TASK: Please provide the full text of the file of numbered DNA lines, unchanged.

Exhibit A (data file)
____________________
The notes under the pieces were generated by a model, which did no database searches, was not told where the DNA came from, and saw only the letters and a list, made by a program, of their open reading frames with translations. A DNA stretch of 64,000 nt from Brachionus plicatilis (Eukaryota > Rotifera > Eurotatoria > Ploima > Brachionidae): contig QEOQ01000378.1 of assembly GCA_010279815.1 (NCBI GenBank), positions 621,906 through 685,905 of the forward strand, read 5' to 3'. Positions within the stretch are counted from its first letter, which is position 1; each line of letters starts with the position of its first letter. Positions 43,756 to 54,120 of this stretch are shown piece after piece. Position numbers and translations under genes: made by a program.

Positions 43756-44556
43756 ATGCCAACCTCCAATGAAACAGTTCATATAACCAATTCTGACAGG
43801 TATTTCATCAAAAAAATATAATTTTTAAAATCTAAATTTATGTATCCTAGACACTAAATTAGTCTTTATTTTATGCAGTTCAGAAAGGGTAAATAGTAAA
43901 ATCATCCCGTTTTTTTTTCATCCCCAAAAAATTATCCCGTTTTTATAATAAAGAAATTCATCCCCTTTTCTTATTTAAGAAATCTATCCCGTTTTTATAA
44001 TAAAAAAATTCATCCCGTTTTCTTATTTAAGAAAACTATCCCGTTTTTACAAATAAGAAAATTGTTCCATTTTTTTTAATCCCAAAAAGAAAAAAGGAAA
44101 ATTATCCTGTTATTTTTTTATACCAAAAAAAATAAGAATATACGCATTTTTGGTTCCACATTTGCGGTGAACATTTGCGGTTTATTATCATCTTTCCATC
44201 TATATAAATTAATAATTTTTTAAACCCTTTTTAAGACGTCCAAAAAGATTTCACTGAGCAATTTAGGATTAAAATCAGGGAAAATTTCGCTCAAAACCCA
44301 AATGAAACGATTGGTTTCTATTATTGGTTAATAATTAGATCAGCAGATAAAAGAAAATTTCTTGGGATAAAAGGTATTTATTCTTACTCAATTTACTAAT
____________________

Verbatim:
The notes under the pieces were generated by a model, which did no database searches, was not told where the DNA came from, and saw only the letters and a list, made by a program, of their open reading frames with translations. A DNA stretch of 64,000 nt from Brachionus plicatilis (Eukaryota > Rotifera > Eurotatoria > Ploima > Brachionidae): contig QEOQ01000378.1 of assembly GCA_010279815.1 (NCBI GenBank), positions 621,906 through 685,905 of the forward strand, read 5' to 3'. Positions within the stretch are counted from its first letter, which is position 1; each line of letters starts with the position of its first letter. Positions 43,756 to 54,120 of this stretch are shown piece after piece. Position numbers and translations under genes: made by a program.

Positions 43756-44556
43756 ATGCCAACCTCCAATGAAACAGTTCATATAACCAATTCTGACAGG
43801 TATTTCATCAAAAAAATATAATTTTTAAAATCTAAATTTATGTATCCTAGACACTAAATTAGTCTTTATTTTATGCAGTTCAGAAAGGGTAAATAGTAAA
43901 ATCATCCCGTTTTTTTTTCATCCCCAAAAAATTATCCCGTTTTTATAATAAAGAAATTCATCCCCTTTTCTTATTTAAGAAATCTATCCCGTTTTTATAA
44001 TAAAAAAATTCATCCCGTTTTCTTATTTAAGAAAACTATCCCGTTTTTACAAATAAGAAAATTGTTCCATTTTTTTTAATCCCAAAAAGAAAAAAGGAAA
44101 ATTATCCTGTTATTTTTTTATACCAAAAAAAATAAGAATATACGCATTTTTGGTTCCACATTTGCGGTGAACATTTGCGGTTTATTATCATCTTTCCATC
44201 TATATAAATTAATAATTTTTTAAACCCTTTTTAAGACGTCCAAAAAGATTTCACTGAGCAATTTAGGATTAAAATCAGGGAAAATTTCGCTCAAAACCCA
44301 AATGAAACGATTGGTTTCTATTATTGGTTAATAATTAGATCAGCAGATAAAAGAAAATTTCTTGGGATAAAAGGTATTTATTCTTACTCAATTTACTAAT